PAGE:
Lawrence, Caroline. The Secrets of Vesuvius. Roaring Book Press, 2001. ISBN 0761326030. 173 pp. Reviewer: Emily Fry Reading Level: Primary, Intermediate Rating: Dependable Genre: Adventure stories; Historical fiction; Subject: Riddles--Juvenile fiction; Vesuvius (Italy)--Eruption, 79--Juvenile fiction; Lost children--Juvenile fiction; Books-Reviews; Flavia Geminus once more tackles a mystery in The Secrets of Vesuvius, with her friends Jonathon, Lupus, and Nubia. The plot begins to thicken early in the book as the children rescue Admiral Pliny from drowning in the bay of Ostia and he tells them of a riddle that is supposed to lead to great treasure. The riddle has to do with a mysterious blacksmith who works in Pompeii, which happens to be where the children are heading for their summer holiday. While staying with Flavia's uncle for the summer, they begin to piece together the clues to the riddle, solve the mystery of the blacksmith's parentage, have a run in with love, and try to figure out why sheep are dying and snakes are leaving the farm. Will they be able to figure out the clues to Vesuvius before it erupts? Caroline Lawrence weaves a complex plot that is too big for her book. There are so many intertwining stories involved in the main plot that confusion reigns supreme. For the first few chapters, the action is extremely slow and it is hard to keep interest in the book; however, the action picks up later in the book, but there are too many stories lines to fully follow. There is the love story between Jonathon's older sister, Miriam, and Flavia's uncle, plus a few other suitors for Miriam's hand, the marital unrest between Tascius and Rectina, Mordecai trying to save the lives of injured people, the truth of Vulcan's real father, and Gaius' experiences while trying to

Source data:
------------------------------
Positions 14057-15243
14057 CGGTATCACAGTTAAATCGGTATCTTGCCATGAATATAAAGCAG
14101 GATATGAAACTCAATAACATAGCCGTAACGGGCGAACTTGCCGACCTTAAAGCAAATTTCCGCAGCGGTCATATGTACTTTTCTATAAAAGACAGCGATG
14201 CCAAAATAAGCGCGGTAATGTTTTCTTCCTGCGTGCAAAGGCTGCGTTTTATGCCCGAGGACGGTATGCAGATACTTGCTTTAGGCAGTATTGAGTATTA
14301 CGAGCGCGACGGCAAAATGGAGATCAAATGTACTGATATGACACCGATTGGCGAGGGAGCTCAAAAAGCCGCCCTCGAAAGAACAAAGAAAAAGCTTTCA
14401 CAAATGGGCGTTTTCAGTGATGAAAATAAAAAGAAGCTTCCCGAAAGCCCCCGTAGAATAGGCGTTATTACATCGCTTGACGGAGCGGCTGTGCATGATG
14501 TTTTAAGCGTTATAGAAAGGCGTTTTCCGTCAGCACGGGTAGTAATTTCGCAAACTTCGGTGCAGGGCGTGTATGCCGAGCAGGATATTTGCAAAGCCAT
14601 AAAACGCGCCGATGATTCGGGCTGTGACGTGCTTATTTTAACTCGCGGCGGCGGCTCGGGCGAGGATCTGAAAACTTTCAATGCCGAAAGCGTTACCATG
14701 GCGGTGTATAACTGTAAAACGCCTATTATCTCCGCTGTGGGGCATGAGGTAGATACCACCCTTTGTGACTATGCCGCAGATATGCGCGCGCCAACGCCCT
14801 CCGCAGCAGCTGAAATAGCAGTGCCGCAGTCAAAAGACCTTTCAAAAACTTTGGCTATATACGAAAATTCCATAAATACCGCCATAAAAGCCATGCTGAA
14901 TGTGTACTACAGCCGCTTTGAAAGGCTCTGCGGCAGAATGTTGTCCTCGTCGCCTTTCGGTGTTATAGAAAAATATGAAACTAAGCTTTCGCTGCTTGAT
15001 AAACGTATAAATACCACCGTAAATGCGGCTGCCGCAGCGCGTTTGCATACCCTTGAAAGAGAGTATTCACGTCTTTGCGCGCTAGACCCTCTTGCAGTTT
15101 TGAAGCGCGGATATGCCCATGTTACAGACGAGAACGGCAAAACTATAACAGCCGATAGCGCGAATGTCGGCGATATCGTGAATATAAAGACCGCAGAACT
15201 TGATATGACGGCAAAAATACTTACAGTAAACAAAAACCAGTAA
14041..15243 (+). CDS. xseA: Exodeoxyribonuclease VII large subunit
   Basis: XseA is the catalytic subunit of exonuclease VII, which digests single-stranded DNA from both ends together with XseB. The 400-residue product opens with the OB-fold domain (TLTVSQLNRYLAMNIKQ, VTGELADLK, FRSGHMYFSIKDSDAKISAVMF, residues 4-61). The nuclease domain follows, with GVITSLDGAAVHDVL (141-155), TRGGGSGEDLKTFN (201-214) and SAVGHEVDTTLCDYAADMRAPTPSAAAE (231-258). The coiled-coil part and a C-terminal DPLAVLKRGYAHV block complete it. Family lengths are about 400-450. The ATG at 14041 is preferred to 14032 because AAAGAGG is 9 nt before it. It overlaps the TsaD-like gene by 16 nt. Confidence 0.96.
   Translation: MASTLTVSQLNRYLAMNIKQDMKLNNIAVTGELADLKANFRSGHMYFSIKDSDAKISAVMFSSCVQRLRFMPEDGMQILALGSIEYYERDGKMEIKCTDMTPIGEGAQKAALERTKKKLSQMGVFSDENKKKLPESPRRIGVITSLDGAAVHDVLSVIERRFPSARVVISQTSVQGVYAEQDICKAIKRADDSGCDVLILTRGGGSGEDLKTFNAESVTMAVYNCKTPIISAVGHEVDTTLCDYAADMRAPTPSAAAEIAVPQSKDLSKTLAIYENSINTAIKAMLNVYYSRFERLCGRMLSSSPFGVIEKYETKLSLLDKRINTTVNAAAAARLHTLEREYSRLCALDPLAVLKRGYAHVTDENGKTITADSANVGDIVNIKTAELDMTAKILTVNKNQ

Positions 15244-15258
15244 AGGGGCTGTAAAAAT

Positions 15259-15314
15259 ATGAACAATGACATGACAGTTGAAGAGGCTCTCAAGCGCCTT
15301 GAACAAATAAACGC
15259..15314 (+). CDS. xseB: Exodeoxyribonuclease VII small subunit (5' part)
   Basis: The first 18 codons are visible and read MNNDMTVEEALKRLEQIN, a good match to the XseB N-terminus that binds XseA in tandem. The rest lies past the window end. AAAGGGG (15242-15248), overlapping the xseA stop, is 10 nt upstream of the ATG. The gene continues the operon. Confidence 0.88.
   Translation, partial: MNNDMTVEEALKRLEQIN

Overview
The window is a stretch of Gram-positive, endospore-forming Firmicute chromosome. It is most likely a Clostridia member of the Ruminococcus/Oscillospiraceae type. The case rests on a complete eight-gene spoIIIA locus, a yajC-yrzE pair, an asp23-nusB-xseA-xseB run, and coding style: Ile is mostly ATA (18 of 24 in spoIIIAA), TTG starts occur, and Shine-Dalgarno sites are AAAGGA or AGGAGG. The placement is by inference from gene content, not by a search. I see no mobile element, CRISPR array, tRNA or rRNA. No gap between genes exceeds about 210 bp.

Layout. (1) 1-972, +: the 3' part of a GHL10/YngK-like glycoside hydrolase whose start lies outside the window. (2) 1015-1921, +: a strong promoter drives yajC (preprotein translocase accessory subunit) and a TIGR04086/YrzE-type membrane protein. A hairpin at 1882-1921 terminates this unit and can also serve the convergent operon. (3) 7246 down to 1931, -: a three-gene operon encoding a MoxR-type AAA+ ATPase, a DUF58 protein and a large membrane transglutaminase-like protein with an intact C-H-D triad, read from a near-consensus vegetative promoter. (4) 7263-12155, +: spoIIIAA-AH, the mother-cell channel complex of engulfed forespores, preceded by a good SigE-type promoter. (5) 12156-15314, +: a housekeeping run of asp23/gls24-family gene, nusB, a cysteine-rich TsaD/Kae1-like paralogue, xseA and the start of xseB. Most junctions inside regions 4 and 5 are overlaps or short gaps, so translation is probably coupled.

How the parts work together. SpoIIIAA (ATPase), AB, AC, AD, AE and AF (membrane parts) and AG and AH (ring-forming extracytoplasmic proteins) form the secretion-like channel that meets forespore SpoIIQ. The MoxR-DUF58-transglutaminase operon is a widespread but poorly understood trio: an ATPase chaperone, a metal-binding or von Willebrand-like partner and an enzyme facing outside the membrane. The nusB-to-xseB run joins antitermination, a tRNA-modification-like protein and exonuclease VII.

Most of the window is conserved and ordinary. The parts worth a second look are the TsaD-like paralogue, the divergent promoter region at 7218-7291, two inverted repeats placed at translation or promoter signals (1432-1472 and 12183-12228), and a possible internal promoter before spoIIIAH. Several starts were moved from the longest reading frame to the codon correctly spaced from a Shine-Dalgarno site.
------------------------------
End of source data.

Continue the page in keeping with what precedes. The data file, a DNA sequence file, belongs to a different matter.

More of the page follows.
warn the people of Pompeii of the dangers of the volcano. This a good book for younger readers who do not really care about the plot so much as the time period and the subject matter. It is a semi-interesting perspective on the time of Vesuvius' eruption, but holds little else to recommend it to the general public.
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